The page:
Inspiration for "The Tattooed Girl" came both from Oates's family history and the 9/11 terrorist attacks. She learned fairly recently that her paternal grandmother was Jewish, from a family that left Germany in the 1890s. She's writing a novel about that, too. "It's something that's very mysterious to me and has a lot of emotional significance for which I have to find a metaphor," Oates says.

In the novel version of "Tattooed Girl," Alma comes to a violent and tragic end, her anti-Semitism more or less unchanged. Oates says she decided to let Alma evolve a bit in the play and to live, at least through the final blackout. "I saw a way that the play could be more harmonious and more optimistic about the future. When you end something bluntly, there's a sense that there's no future. [But] after 9/11, there was 9/12."

The novel "seems to be making the point that an anti-Semite will be punished . . . but the play allows an anti-Semite to change," the author says.

During an early rehearsal, actors Michael Russotto (Siegl) and Michelle Shupe (Alma) did a highly charged scene in which Alma says the Holocaust may have never happened. Oates suggested that Siegl's voice could be "quavering with rage" while he cited evidence of the genocide. Director John Vreeke agreed, then proposed a substantial cut to the scene, which Oates didn't protest.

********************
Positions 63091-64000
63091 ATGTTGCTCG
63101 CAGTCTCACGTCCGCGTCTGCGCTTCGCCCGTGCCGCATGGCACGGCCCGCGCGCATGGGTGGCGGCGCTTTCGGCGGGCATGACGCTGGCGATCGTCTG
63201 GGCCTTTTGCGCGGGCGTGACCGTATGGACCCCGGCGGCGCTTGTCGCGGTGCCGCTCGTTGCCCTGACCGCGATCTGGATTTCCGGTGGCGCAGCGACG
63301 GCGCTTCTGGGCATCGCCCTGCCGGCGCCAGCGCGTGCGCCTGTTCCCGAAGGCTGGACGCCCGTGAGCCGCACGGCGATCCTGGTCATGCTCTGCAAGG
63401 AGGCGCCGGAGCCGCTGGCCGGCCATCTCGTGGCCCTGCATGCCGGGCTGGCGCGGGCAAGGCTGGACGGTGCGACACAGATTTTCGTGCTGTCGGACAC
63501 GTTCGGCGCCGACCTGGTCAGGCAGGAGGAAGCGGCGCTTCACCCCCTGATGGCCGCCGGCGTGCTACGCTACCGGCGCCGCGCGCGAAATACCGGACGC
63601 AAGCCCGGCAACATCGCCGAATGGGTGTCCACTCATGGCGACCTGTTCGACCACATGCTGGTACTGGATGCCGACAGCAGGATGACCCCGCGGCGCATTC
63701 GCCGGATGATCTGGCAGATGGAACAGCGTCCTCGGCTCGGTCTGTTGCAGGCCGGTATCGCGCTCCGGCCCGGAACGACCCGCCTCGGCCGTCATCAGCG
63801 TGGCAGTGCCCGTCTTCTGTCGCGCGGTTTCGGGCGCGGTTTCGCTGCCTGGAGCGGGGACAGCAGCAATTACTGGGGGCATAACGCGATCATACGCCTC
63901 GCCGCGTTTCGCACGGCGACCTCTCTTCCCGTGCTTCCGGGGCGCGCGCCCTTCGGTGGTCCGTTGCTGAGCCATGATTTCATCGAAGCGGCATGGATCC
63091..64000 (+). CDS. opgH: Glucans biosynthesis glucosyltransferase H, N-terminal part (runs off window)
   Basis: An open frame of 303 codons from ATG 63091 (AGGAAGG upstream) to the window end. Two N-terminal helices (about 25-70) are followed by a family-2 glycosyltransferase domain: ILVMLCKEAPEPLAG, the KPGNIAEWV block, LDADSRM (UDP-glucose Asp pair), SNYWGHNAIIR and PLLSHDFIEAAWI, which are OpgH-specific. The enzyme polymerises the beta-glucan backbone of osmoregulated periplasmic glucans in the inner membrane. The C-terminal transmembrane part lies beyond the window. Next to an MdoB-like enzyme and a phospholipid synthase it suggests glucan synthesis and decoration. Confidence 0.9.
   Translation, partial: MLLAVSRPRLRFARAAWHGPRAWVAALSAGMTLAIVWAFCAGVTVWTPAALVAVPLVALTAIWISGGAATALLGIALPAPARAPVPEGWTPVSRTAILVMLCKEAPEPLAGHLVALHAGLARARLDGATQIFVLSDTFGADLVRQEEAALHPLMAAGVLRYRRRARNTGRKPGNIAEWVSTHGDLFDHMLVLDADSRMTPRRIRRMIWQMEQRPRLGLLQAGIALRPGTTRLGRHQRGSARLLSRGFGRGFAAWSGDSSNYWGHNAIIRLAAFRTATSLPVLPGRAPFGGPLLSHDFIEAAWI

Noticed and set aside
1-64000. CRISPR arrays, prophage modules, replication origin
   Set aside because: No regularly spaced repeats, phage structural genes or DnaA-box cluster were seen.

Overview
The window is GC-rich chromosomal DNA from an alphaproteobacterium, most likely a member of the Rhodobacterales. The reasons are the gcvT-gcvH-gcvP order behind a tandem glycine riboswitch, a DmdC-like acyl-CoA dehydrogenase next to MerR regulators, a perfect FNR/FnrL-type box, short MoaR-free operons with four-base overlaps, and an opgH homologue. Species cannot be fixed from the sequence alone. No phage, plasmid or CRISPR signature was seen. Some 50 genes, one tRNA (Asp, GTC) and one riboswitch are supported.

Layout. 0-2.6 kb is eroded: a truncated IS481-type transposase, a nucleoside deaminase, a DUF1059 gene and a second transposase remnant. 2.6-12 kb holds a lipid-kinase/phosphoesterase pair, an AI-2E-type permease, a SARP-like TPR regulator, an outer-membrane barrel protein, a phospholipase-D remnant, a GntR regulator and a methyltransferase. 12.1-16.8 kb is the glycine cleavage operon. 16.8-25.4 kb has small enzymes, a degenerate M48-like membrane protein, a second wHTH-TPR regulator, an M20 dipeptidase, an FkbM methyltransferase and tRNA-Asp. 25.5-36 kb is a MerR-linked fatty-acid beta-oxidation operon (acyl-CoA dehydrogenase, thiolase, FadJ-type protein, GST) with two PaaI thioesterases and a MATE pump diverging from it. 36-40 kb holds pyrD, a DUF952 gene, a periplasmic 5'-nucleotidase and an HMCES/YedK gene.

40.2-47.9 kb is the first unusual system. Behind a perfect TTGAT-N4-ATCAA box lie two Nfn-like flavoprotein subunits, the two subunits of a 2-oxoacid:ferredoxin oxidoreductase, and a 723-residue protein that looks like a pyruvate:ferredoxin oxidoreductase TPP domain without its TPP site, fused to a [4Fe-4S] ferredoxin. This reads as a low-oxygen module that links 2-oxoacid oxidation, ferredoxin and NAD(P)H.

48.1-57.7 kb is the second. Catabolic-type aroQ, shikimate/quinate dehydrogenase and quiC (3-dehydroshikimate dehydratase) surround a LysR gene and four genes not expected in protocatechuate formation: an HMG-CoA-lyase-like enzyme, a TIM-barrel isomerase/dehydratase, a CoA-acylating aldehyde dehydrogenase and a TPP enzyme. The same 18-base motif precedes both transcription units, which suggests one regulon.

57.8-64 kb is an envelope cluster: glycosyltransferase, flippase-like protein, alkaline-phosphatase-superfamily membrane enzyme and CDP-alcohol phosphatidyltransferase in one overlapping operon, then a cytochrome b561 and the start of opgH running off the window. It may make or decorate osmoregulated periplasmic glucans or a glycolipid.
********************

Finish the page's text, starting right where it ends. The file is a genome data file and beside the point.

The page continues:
"I gained some trust from her that I wasn't going to impose my own take on the writing," says Vreeke, after Oates, a D.H. Lawrence scholar, saw his stage adaptation last spring of "Lady Chatterley's Lover," with Shupe in the title role. "Joyce knows . . . what she has written, and if I go astray, she'll tell me and pull me back," he says.

The Mourning After

New York playwright Stephen Adly Guirgis writes about what he learned in the urban trenches, first in the prison story "Jesus Hopped the 'A' Train" and now in "Our Lady of 121st Street." The Woolly Mammoth production runs through Jan. 2 at the Kennedy Center.

"I was a violence prevention specialist and HIV educator in prisons and hospitals and shelters," Guirgis says, an experience that shows in how his characters haul their emotional baggage. Many of them are struggling to face "the truth of their circumstances or of themselves."

"Our Lady" opens at a funeral home, where the body of a nun, everyone's favorite Catholic schoolteacher in the Latino and African American neighborhood, has been stolen from the casket. One mourner, Vic (Brian Hemmingsen), is ranting profanely as the play begins.

"What's underneath all his anger is a tremendous amount of sorrow," says the playwright. "For him, it's easier to . . . scream and yell and bellow than it is to get to what the real thing is, which is grief.